By Armin Baldwin
The Iranian regime has been continually clamping down on freedoms and human rights in Iran. The people have been holding strikes, protests and anti-government demonstrations for some time, making it known that they are fed up with the despotic rule that is ruining their lives, their country, and the Iranian economy. They have said that they want the regime to stop interfering abroad and they will accept nothing less than regime change because they know it is incapable of reform.
With regard to foreign policy, the regime is escalating its belligerence and showing that it has no interest in being a legitimate world player. It has been attacking vessels in the Gulf region and launched missiles to a major Saudi oil installation. It seized several tankers including a British flagged one. It has been spreading chaos across the region, in particular in Yemen, Syria, and Iraq.
The worst action that the international community can take is silence and appeasement. Silence and appeasement have caused the problem because the regime has got used to impunity. It has escalated its belligerence because it has become accustomed to not being challenged.
Even to this day, those Iranian officials that played a role in the 1988 massacre have still not been held accountable. The 1988 massacre is the most horrific crime against humanity in recent times. The Supreme Leader at that time ordered the execution of political prisoners. More than 30,000 people were executed during the period of one short summer. Most of the victims were the supporters and members of the leading Iranian opposition, People’s Mojahedin Organization of Iran (PMOI, Mujahedin-e Khalq or MEK).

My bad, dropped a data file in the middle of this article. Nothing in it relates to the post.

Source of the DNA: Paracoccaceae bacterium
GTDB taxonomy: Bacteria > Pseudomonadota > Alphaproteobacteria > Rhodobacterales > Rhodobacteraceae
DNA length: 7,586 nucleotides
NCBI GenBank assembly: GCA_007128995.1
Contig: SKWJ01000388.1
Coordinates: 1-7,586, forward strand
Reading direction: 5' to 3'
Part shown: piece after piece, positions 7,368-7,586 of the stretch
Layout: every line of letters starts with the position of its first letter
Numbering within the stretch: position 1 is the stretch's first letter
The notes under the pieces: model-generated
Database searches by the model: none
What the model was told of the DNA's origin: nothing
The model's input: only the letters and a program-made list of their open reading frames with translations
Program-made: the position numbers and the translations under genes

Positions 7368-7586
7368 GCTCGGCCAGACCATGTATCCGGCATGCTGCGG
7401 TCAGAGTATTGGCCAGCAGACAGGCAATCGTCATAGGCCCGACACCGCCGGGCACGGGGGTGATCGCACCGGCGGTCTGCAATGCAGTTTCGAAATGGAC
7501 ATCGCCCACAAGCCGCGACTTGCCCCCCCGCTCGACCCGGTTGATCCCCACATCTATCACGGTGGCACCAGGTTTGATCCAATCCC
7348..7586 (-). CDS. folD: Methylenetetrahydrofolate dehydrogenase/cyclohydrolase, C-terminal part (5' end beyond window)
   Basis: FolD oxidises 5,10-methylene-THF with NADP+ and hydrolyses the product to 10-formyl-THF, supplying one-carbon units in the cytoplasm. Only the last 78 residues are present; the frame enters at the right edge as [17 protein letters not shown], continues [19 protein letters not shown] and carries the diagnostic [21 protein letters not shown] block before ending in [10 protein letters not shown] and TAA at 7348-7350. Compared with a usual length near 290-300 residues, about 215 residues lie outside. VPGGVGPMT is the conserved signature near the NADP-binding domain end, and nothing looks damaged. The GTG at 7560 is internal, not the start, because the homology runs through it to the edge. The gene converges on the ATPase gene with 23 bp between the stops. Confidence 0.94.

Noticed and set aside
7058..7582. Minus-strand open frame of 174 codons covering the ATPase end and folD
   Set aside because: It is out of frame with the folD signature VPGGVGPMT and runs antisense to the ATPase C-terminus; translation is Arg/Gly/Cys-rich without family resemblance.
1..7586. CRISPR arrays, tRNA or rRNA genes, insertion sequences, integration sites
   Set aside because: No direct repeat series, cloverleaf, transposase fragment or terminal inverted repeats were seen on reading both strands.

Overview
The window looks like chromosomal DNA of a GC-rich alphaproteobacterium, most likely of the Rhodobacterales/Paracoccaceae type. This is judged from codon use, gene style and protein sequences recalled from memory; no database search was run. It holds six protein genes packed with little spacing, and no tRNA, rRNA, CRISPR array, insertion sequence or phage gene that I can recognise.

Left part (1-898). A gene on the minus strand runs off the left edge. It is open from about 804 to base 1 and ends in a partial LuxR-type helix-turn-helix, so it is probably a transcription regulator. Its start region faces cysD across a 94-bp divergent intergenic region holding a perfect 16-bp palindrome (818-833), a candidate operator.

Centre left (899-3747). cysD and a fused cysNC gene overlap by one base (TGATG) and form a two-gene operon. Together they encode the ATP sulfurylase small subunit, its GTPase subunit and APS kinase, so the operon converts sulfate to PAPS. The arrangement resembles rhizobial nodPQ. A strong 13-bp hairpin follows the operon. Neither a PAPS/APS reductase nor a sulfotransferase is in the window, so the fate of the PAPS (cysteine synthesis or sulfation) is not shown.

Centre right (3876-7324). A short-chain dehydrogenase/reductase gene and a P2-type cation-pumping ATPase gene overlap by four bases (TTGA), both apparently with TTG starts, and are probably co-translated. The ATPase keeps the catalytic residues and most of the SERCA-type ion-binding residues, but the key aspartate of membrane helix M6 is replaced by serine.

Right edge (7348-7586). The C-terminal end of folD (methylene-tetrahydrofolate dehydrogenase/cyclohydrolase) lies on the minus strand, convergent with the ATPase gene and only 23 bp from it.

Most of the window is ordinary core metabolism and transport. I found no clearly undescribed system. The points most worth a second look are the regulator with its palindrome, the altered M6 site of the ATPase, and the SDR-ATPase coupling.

Many of the members of the so-called “death commissions” that gave the go-ahead for the executions are now high-ranking officials with important positions. Not only have they played a role in such a bloody crime, but they have also been awarded impunity and senior regime roles.
The people that were executed during the 1988 massacre were buried in mass and unmarked gravesites. The families are continuing to suffer and those that have been campaigning for justice for their loved ones have been silenced, threatened, tortured and even imprisoned by the authorities.
The regime, by not being held accountable for this crime, is going to continue to disregard the human rights of the Iranians. Some of the biggest defenders of human rights in the world, in particular, Western nations, are failing to address the plight of the people of Iran.
It would be helpful if Western governments could ensure that human rights are not optional – they are a deciding factor in all relations with Iran. Going back and holding the regime accountable for the 1988 massacre and ensuring that all current and future dealings with Iran are hinged on the respect of human rights should go without saying.
There needs to be a comprehensive and independent inquiry into the 1988 massacre. It is an unfinished business that has scarred the great nation and the people should understand that their rights and their quest for justice matter. This should have been done years ago, but better late than never.